Many divorcing couples are attracted to arbitration as a swift and relatively cheap alternative to resolving financial issues in court. However, as a High Court ruling made clear, arbitrators’ decisions, even if not perfect, are final.
An arbitrator to whom a couple had submitted the financial aspects of their divorce for resolution decided, amongst other things, that the husband should pay £500 a month in maintenance to the wife for three years. The husband, however, objected to that outcome, claiming that the arbitrator had made an error in leaving out of account the wife’s income from renting rooms in her home to lodgers.
The arbitrator responded to the husband’s complaints by amending his decision so as to reduce the wife’s monthly maintenance payments to £300. The husband, however, remained dissatisfied and asked the Court to set aside that part of the arbitrator’s award that related to spousal maintenance.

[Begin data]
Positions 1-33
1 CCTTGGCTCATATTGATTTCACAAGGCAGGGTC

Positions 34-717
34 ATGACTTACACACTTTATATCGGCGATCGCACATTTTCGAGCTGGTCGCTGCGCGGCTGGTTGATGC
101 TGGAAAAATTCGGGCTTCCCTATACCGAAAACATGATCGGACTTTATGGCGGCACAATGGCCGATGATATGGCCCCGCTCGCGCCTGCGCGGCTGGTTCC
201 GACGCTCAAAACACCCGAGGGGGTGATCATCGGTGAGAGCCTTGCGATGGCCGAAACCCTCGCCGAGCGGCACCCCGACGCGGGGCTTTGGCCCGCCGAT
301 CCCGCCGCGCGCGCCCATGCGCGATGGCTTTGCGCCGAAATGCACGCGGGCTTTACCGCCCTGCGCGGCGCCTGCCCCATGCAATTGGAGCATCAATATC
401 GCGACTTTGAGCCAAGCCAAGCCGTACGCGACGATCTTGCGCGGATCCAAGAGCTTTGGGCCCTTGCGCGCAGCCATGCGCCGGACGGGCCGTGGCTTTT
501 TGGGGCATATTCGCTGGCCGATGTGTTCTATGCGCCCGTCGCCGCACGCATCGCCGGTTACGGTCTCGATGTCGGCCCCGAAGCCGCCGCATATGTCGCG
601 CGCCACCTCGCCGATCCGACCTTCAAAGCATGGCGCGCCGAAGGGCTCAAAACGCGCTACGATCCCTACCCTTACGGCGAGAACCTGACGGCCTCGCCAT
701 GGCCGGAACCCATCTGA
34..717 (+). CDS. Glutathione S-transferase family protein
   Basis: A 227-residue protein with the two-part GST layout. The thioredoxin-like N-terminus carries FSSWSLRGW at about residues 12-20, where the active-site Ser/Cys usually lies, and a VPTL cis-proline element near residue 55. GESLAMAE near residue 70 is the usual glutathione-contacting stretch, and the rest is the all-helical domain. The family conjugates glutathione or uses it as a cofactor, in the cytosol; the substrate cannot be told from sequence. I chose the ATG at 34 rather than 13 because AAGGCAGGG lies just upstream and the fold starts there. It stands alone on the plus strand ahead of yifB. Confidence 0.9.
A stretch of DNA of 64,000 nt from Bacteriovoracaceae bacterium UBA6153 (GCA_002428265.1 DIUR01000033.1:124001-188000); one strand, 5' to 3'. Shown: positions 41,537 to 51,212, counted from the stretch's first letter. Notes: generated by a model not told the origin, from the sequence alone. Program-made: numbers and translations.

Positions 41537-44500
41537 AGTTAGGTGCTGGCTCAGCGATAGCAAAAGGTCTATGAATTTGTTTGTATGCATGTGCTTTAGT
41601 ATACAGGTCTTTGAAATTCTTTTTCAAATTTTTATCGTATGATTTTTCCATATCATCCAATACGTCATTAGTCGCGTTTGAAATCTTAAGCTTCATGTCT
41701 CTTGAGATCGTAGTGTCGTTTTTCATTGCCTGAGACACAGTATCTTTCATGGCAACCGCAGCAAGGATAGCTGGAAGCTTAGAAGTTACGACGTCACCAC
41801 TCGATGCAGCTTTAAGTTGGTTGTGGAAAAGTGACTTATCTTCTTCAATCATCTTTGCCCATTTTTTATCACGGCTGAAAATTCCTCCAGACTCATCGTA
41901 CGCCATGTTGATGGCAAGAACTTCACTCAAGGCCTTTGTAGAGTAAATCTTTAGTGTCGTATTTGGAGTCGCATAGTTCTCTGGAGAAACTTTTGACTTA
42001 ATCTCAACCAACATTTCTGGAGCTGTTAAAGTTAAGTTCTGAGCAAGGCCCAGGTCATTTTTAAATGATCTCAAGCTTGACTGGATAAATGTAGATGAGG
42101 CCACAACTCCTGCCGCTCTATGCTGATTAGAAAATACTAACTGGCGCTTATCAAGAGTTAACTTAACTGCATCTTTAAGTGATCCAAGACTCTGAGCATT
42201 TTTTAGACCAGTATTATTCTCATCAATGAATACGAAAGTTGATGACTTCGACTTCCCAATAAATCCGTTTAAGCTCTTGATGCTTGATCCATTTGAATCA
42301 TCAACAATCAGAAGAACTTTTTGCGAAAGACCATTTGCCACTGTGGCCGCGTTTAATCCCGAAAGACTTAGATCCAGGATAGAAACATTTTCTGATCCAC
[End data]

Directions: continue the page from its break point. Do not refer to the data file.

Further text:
In dismissing his application, however, the Court noted that the starting point under Section 58 of the Arbitration Act 1996 is that arbitrators’ decisions are final and binding. The policy of the Act is to value finality over meticulous accuracy and, once the arbitrator had discharged his duty by making the award, he only had the power to amend it by correcting obvious slips or clerical errors.
The husband’s arguments that the arbitrator’s approach to spousal maintenance was obviously wrong, and that the proceedings were infected by serious irregularity, were rejected. Although the Court found that the arbitrator had exceeded his powers by amending his initial award, the wife took a pragmatic approach and accepted that the amended award should stand in the interests of bringing matters to an end. The amended award was made into an order of the Court.